It was a big week in the consumer space for Microsoft, with announcements ranging from a new Zune HD device to technology for Ford’s upcoming line of electric vehicles.
On March 31, Microsoft and Ford helped open the New York International Auto Show by announcing a partnership that will allow owners of the Detroit auto maker’s future electric cars to leverage Microsoft Hohm, a cloud-based energy-management tool, in order to determine the optimal times and places to plug in their vehicles. Ford plans to “electrify our platforms” over the next few years, according to CEO Alan Mulally, who told the audience assembled in Manhattan’s massive Jacob K. Javits Center that his company will release five new hybrid vehicles into the market by 2012.
In addition to using Hohm for electric vehicles starting sometime in 2011, Ford has also integrated the Microsoft-designed SmartGuide with EcoGuide into its upcoming Lincoln MKZ Hybrid, allowing drivers to determine (and, presumably, adjust) the long-term fuel efficiency of their vehicles.
Microsoft CEO Steve Ballmer appeared via giant video screen during the press conference to talk about Hohm, including how it apparently saves customers an “average of 10 percent” on their utility bills. He also cited how the use of Hohm within the context of electric vehicles would provide tangible benefits not only for consumers, who would save money by charging their cars during off-peak hours, but also utility companies, which could use the aggregated data from users to best determine how to adjust the power grid to handle ramped-up demand.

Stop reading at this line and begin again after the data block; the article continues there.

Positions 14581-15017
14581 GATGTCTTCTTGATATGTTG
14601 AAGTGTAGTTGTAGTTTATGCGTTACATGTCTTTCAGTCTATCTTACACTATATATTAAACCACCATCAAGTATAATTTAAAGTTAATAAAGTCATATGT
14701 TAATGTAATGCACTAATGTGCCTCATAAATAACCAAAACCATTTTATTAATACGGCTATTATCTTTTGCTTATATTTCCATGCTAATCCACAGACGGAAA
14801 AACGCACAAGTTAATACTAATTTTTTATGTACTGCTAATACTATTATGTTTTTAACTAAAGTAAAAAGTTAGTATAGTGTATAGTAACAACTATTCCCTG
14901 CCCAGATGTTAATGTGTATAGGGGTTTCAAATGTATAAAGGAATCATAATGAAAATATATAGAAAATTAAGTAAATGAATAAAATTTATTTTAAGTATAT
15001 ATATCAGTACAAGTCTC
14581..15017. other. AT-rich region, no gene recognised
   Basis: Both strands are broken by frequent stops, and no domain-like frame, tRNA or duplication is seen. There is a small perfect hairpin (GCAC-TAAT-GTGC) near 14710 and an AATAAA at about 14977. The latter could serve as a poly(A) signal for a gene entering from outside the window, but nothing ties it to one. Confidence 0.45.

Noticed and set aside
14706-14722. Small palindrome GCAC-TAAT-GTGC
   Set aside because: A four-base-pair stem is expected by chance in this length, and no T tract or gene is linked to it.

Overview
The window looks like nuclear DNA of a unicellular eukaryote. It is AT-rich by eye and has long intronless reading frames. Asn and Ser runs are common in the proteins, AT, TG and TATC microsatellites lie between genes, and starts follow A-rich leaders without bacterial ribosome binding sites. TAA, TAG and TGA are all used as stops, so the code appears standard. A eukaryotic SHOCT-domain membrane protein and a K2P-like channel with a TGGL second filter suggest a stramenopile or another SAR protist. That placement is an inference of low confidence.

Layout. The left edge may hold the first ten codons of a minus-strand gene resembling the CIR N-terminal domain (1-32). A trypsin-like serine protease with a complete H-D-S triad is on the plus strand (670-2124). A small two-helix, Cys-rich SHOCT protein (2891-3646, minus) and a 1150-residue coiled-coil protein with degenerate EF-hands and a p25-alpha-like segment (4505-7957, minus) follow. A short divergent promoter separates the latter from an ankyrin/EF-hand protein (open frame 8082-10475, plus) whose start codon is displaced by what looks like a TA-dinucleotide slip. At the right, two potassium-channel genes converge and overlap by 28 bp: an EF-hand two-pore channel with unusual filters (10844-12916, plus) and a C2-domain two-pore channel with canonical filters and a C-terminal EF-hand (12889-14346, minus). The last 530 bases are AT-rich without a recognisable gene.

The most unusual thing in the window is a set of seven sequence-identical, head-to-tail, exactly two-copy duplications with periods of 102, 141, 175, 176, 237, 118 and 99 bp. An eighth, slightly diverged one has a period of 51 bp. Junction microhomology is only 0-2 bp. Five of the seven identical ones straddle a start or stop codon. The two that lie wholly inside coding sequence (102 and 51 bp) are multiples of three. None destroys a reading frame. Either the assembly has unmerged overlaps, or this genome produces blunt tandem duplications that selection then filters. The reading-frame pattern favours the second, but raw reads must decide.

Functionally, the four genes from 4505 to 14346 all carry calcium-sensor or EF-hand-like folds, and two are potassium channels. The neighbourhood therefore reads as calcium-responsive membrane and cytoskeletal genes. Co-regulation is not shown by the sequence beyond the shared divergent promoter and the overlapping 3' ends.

Hohm’s analytics are licensed from Lawrence Berkeley National Laboratory and the Department of Energy. The software, accessible through any Web browser, asks users to input their e-mail and postal code, followed by a series of questions meant to paint an accurate picture of their home energy expenditures (“What type of energy does your water heater use?” is an example). Based on that data, Hohm then offers recommendations designed to save money and power, along with an estimated cost breakdown. Microsoft has also signed deals with utility companies to use the data from Hohm to make power transmission more efficient.
Released in July 2009, Hohm joins the Environmental Sustainability Dashboard for Microsoft Dynamics AX as part of the company’s larger green IT initiatives. Microsoft’s competition in that particular area includes Google’s PowerMeter software tool, which measures home energy consumption using “smart” metering devices installed by utilities.
On the smaller side of things, Microsoft announced a Zune HD 64GB, slated to arrive on its ZuneOriginals.com Website April 12. Retailing for $349.99, the device joins the Zune HD 16GB and Zune HD 32GB-whose prices have been lowered by $20 to $199.99 and $269.99-in Microsoft’s line of portable media devices meant to compete with Apple’s iPod franchise. Microsoft plans on pushing out a Zune firmware update, labeled 4.5, with features such as Smart DJ and expanded video codec support. Although the Zune HD device lags in market share behind the iPod, the porting of Zune software onto Windows Phone 7 Series devices by the end of the year opens the door to the company gaining some traction in that arena.
Microsoft Extends Windows 7 Enterprise Trial Program